Understanding Brackett—An Introduction
                                                                    Dr. Robin R. Lyle

                                "Let the sire of the sire become the grandsire on the dam's side."
                                                                    Lloyd C. Brackett

As you move among breeders of the German Shepherd Dog, it is inevitable that you will often hear the
name “Brackett” dropped in the conversation.  "Let the sire of the sire become the grandsire on the dam's
side" is the single most recognizable Brackett quotation.  However, understanding Brackett goes much
deeper than knowing this single foundational principle and striving to apply this axiom to one’s breeding
program.

What I will attempt in the articles that follow will be to analyze the writing of Lloyd Bracket by utilizing his
booklet entitled Planned Breeding.  Brackett’s booklet is a compilation of articles written for Dog World
Magazine in 1960.  These articles won for him the Dog Writer’s Association Award as the best non-
professional work in the dog press that year (1960).  Dog World Magazine published these articles in
booklet form in 1961 as a result of the hundreds of requests from their readers.  I have gleaned ten (10)
insights or principles from Planned Breeding based upon my careful reading and analysis.

As a preface to sharing my summary, I enclosed the following editorial notes about Brackett which are
included in the booklet:

“One of the fathers of the German Shepherd in this country and the oldest living continuous fancier of the
breed in America (since 1912) his theories on breeding have been more than proven in the Long-Worth
Kennels where he established his own strain in the breed and produced more than 90 champions in only
12 years—a world’s record for any breed.”

“Known affectionately as ‘Mr. German Shepherd; he has proven beyond doubt the soundness of his
breeding program.”

Carmen L. Battaglia wrote an article entitled Brackett’s Formula in which he noted the following:

“By the early 1950's, Lloyd C. Brackett had become a legend in his own time. In part because of the quality
of the dogs he produced and in part because of his candor when addressing problems related to the
breeding of canines. He had much to say about the selection of sires, how to correct problems and how to
make improvements. . .  Brackett was well read and a quick learner. Through his writings he shed light on
the confusion and misunderstandings associated with line and inbreeding.”  

Battaglia espouses Brackett’s breeding program indicating that his methods and ideas were not new.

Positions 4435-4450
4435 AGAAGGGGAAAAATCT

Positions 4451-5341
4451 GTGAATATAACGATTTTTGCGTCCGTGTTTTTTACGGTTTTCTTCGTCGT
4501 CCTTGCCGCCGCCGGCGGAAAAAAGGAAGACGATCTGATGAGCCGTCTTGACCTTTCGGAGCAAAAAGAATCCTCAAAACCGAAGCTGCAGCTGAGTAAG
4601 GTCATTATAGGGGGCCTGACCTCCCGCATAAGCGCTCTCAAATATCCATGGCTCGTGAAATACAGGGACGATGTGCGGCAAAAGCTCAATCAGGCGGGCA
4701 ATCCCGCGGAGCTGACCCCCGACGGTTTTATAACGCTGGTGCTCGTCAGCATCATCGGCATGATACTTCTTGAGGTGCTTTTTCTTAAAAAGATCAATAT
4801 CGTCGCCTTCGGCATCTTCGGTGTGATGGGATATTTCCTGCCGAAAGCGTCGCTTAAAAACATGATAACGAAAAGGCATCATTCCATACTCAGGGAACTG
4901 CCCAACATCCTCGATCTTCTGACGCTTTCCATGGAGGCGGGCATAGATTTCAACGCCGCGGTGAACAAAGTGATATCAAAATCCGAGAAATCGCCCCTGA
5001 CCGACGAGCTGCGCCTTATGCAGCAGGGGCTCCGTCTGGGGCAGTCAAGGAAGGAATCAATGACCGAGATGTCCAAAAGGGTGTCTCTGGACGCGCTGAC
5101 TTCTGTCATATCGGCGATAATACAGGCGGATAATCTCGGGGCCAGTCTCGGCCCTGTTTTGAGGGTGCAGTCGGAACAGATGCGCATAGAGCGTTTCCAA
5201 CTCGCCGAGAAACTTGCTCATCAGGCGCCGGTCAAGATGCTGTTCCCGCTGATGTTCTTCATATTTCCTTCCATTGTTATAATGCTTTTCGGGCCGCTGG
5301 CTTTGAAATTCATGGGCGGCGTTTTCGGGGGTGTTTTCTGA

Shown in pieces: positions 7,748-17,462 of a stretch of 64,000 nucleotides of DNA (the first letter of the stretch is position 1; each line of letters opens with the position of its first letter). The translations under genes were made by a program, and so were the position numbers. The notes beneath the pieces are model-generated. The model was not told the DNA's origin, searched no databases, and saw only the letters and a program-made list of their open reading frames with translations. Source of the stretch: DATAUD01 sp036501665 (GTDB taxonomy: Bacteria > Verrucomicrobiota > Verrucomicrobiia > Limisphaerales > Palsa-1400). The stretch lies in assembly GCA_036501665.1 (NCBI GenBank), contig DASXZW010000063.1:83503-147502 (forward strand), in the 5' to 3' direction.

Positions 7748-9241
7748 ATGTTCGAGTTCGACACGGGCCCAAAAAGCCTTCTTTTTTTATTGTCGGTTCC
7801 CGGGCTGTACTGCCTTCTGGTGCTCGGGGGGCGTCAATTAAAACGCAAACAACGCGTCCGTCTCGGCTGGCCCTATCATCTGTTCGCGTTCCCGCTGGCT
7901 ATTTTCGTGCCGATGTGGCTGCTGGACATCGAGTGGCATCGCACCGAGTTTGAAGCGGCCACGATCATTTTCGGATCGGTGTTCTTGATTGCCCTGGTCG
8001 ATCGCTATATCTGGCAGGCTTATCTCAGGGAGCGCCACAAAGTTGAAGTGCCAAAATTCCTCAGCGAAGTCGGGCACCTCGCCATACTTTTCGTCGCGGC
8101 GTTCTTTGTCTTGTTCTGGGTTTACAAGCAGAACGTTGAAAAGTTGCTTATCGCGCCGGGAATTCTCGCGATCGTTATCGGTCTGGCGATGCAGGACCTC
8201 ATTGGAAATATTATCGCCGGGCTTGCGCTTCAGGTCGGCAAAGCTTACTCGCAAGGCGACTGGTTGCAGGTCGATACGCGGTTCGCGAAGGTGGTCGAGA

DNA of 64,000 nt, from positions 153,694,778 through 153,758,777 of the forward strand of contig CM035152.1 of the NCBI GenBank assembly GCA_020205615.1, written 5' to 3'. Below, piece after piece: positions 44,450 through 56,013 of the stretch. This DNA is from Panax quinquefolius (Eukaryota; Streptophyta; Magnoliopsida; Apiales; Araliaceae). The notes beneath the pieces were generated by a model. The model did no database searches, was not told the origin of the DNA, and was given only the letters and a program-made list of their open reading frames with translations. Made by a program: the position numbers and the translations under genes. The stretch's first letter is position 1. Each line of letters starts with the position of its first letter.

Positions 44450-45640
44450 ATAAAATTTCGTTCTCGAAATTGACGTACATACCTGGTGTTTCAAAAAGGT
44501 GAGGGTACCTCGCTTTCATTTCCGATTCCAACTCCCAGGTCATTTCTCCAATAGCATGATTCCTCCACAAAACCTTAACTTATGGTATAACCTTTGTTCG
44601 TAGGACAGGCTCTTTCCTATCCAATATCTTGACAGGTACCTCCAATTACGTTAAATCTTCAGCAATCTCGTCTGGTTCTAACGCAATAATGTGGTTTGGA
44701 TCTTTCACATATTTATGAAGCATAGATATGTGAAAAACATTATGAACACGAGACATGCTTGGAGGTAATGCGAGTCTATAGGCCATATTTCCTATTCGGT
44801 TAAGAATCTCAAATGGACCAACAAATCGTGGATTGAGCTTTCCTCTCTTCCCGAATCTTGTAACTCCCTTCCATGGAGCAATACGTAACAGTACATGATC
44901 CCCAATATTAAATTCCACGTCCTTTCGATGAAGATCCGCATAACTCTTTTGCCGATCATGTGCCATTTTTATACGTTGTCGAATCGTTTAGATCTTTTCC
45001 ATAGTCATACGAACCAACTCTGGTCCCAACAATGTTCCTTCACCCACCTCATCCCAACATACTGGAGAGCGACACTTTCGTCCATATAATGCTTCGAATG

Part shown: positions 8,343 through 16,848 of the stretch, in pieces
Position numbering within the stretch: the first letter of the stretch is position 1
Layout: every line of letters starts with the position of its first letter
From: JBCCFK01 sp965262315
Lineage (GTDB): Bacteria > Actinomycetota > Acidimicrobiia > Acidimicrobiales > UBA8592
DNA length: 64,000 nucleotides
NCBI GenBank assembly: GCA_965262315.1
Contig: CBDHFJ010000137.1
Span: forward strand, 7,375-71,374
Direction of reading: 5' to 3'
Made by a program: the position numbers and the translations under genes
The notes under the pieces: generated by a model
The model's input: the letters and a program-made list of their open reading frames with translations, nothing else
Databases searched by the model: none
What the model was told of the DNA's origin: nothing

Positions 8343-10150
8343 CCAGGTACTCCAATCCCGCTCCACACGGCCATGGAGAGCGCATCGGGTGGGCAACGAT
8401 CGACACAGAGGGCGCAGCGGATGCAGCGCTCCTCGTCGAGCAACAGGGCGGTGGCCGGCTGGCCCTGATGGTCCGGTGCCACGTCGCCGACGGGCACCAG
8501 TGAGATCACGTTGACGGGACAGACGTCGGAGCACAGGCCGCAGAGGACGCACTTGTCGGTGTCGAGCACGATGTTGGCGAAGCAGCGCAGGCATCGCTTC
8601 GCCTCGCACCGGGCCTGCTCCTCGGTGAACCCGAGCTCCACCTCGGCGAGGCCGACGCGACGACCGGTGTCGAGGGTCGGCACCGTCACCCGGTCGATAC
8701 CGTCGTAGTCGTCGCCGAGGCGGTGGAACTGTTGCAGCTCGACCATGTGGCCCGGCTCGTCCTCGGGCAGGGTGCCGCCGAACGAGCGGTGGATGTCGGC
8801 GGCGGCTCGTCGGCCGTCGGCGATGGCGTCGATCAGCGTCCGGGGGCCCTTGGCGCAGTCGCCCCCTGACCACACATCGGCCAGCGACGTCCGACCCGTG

However, he points out that Brackett “combined the study of pedigrees with the results they produced.
After years of watching what combinations produced the better offspring he refined his ideas about how to
select breeding partners. Out of these experiences came a formula that later would make him famous.”

The German Shepherd Dog Club of American (GSDCA) has even designated an award (Lloyd Brackett
Award) in memory of Brackett’s contribution to the breed.  This award is for a member of the GSDCA
whose breeding program exhibits a vision of improvement to the breed, tempered with the wisdom to exhibit
strict attention to the standard of the German Shepherd Dog.  The recipient(s) should be someone whose
dogs display a consistency of breed type and have created a line of German Shepherds easily
recognizable within the breed.

Briefly outlined below are the ten foundational principles which I find within Brackett’s planned breeding
program:

#1 Learn What a Good GSD specimen is!

#2 Build a Strain!

#3 Build Your Kennel on the Selection of Bitches!

#4 Linebreed/Inbreed Wisely!

#5 Outcross—But Only for Definite Purposes!

#6 Know What to Expect through Inheritance!

#7 Know Faults for Correction through Physical Compensation!

#8 Use Only Outstanding Studs!

#9 Always Select the Best Bitch Puppies!

#10 Breed Back to Your “Toppers”!

In the next two parts, I will elaborate upon these foundation principles.  First, principles 1 – 5 will be
expounded and then principles 6 – 10 will be detailed.   I conclude this brief introduction with an implied
underpinning as we consider applying these principles in future articles:

“Perhaps the easiest fault for a beginner to recognize, as well as the most important in many breeds, is
that of temperament (again not the result of a single genetic factor), . . .”
Lloyd C. Brackett
i  Brackett, Lloyd C.  Planned Breeding, page 2 (Editorial Notes).
ii Carmen L. Battaglia, Brackett’s Formula.  Accessed from http://www.breedingbetterdogs.com/bracket.html          January 27, 2008.
iii Ibid.
iv  Brackett, page 27.